The Albany County School District No. 1 Board of Education mulled potential COVID-19 mitigation strategies for the upcoming school year during a board meeting Wednesday night.
Superintendent Jubal Yennie presented a draft letter for the board’s consideration that he intends to send to parents, teachers and staff members outlining “layers of prevention” the district will provide this fall.
The letter prompted a long conversation among Yennie and board members regarding how to encourage vaccination, whether masks should be required and the unique challenges for the Albany County community because of the presence of the University of Wyoming.
“Parents should know what to expect of schools when we come back on Aug. 26,” Yennie said.
He said the district would not be offering classroom-based virtual education, which it offered last year and which allowed students to attend school remotely.
“We are not going to offer a learning environment that will be separate,” he said.
Yennie said Albany County is not yet past the COVID-19 pandemic, even as uncertainty continues regarding what precautions might be necessary. In his draft letter, he outlined vaccination, social distancing, face coverings, ventilation, hand-washing, enhanced cleaning and isolation for sick individuals as protection measures.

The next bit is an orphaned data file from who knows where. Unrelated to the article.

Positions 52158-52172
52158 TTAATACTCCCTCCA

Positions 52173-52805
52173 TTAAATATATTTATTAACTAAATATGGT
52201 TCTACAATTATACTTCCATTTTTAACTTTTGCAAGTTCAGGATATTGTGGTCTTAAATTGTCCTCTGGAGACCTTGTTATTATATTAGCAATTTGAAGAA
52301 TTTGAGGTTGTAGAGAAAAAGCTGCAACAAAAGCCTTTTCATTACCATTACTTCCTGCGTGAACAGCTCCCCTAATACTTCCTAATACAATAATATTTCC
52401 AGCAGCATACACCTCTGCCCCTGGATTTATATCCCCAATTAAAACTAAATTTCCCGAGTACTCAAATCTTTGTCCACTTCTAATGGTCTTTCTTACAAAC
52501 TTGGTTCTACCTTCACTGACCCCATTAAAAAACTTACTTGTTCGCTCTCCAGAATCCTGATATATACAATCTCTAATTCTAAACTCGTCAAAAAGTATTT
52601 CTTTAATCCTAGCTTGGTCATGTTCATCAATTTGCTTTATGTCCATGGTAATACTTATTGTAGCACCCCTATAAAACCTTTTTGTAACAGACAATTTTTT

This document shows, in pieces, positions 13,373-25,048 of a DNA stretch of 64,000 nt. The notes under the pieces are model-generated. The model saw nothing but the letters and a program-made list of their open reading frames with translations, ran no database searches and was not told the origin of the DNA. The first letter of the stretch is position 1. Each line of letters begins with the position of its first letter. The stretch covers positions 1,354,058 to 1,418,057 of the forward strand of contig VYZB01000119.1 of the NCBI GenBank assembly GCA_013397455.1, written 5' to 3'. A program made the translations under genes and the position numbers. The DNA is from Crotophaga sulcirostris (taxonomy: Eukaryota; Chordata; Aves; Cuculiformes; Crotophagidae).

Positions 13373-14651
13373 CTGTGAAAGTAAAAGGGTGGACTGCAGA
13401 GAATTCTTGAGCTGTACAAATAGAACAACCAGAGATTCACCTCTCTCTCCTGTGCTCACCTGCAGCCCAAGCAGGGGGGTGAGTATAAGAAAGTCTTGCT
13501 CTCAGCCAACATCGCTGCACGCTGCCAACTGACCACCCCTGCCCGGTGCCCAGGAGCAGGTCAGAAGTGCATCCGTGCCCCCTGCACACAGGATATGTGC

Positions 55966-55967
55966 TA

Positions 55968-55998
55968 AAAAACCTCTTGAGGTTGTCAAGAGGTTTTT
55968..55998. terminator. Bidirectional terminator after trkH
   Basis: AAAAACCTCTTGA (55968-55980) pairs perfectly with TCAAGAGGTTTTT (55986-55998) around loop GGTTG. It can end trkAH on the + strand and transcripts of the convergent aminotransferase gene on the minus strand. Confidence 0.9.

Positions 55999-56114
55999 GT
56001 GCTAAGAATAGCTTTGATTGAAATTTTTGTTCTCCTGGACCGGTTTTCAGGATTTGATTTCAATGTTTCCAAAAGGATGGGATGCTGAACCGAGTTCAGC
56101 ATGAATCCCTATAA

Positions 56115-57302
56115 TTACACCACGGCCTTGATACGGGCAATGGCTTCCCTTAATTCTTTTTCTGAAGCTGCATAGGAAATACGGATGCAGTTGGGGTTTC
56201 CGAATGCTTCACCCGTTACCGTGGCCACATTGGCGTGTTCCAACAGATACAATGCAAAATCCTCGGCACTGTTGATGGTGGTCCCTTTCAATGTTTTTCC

The draft letter suggested that face coverings would be mostly optional in district facilities and not required outdoors, though Yennie said he was unsure that Albany County’s most recent health metrics supported that decision.
“This is rapidly changing again,” he said. “We are witnessing behavior that says everything is just fine. I’m telling you — everything is not fine.”
Another tricky issue for the board was whether to treat elementary schools differently, where students are younger than 12 and thus don’t have access to a vaccine yet.
Board member Emily Sigel Stanton said a mask-optional environment in schools where vaccines aren’t available for students might make some families nervous, given that there’s no remote-learning option this year.
“We need to make sure the school environment is safe for every kid,” she said.
Board members said they haven’t been receiving many questions from the community yet, but they suggested that more communication was a positive move even when processes are subject to revision.
“Anything we can communicate gives people something,” said board chair Janice Marshall. “They’ll know we’re working on it.”
Other board members observed that the start of the University of Wyoming fall semester would bring thousands of people to town from around the country, changing the county’s COVID-19 outlook.
“We’re really going to have to look at this,” said board member Kim Sorenson. “We might be entering the school year with a lot more questions than we were a year ago at this time.”